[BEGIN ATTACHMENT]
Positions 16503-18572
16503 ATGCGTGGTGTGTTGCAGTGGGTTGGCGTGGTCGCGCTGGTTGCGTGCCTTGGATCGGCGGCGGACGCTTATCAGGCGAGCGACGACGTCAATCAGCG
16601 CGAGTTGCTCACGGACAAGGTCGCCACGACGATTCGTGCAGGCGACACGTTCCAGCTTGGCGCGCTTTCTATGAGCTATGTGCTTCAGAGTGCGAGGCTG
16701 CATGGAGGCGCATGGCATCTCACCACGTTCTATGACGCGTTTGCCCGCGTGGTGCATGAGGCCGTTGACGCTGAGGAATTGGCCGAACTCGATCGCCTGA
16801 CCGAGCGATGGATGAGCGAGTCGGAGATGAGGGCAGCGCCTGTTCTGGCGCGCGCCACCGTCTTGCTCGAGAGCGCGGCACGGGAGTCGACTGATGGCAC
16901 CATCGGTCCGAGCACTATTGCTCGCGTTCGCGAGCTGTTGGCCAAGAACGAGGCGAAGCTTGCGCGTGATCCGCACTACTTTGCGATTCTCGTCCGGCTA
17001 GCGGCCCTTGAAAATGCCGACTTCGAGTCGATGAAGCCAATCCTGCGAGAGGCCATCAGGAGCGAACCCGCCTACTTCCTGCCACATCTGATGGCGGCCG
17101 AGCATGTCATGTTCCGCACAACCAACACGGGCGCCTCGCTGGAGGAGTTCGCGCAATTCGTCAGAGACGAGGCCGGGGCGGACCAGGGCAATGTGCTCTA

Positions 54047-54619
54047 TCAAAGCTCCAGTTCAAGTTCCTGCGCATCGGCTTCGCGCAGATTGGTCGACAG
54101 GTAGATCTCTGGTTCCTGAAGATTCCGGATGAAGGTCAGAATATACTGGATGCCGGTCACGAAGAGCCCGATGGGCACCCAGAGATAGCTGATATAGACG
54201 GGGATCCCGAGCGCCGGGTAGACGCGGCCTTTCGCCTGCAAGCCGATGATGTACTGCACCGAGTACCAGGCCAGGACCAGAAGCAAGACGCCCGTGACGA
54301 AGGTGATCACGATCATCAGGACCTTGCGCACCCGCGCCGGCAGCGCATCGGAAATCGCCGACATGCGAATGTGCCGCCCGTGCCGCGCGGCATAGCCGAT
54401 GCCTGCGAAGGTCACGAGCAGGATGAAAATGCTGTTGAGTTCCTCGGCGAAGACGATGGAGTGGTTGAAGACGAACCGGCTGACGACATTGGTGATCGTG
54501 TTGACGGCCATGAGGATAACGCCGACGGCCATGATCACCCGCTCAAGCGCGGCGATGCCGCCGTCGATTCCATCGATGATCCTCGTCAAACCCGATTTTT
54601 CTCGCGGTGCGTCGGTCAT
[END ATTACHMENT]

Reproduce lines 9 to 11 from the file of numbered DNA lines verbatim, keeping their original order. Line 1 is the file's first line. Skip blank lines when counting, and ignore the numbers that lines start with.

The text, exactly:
Positions 54047-54619
54047 TCAAAGCTCCAGTTCAAGTTCCTGCGCATCGGCTTCGCGCAGATTGGTCGACAG
54101 GTAGATCTCTGGTTCCTGAAGATTCCGGATGAAGGTCAGAATATACTGGATGCCGGTCACGAAGAGCCCGATGGGCACCCAGAGATAGCTGATATAGACG